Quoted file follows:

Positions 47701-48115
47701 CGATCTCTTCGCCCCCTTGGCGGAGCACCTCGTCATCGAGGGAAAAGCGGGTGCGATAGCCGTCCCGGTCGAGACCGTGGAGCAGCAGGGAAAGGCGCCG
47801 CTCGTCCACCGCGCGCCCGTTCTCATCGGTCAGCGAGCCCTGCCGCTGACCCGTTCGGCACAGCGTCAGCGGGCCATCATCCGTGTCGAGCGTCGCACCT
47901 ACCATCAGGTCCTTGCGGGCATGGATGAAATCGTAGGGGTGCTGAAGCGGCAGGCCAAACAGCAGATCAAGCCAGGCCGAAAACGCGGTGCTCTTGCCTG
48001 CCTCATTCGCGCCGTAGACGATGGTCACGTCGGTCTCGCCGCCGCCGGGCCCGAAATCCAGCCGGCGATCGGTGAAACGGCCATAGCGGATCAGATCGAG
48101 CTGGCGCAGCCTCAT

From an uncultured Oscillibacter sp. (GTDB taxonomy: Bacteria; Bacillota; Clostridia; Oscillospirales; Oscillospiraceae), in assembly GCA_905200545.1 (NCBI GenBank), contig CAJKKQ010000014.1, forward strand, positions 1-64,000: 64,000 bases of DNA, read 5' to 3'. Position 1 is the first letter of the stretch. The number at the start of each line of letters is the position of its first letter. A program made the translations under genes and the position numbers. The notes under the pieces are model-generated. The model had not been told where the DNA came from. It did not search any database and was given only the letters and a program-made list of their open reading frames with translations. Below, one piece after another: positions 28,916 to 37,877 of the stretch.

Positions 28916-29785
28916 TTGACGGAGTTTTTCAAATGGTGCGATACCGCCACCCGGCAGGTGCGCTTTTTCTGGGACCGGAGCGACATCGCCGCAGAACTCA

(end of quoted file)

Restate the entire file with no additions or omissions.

Positions 47701-48115
47701 CGATCTCTTCGCCCCCTTGGCGGAGCACCTCGTCATCGAGGGAAAAGCGGGTGCGATAGCCGTCCCGGTCGAGACCGTGGAGCAGCAGGGAAAGGCGCCG
47801 CTCGTCCACCGCGCGCCCGTTCTCATCGGTCAGCGAGCCCTGCCGCTGACCCGTTCGGCACAGCGTCAGCGGGCCATCATCCGTGTCGAGCGTCGCACCT
47901 ACCATCAGGTCCTTGCGGGCATGGATGAAATCGTAGGGGTGCTGAAGCGGCAGGCCAAACAGCAGATCAAGCCAGGCCGAAAACGCGGTGCTCTTGCCTG
48001 CCTCATTCGCGCCGTAGACGATGGTCACGTCGGTCTCGCCGCCGCCGGGCCCGAAATCCAGCCGGCGATCGGTGAAACGGCCATAGCGGATCAGATCGAG
48101 CTGGCGCAGCCTCAT

From an uncultured Oscillibacter sp. (GTDB taxonomy: Bacteria; Bacillota; Clostridia; Oscillospirales; Oscillospiraceae), in assembly GCA_905200545.1 (NCBI GenBank), contig CAJKKQ010000014.1, forward strand, positions 1-64,000: 64,000 bases of DNA, read 5' to 3'. Position 1 is the first letter of the stretch. The number at the start of each line of letters is the position of its first letter. A program made the translations under genes and the position numbers. The notes under the pieces are model-generated. The model had not been told where the DNA came from. It did not search any database and was given only the letters and a program-made list of their open reading frames with translations. Below, one piece after another: positions 28,916 to 37,877 of the stretch.

Positions 28916-29785
28916 TTGACGGAGTTTTTCAAATGGTGCGATACCGCCACCCGGCAGGTGCGCTTTTTCTGGGACCGGAGCGACATCGCCGCAGAACTCA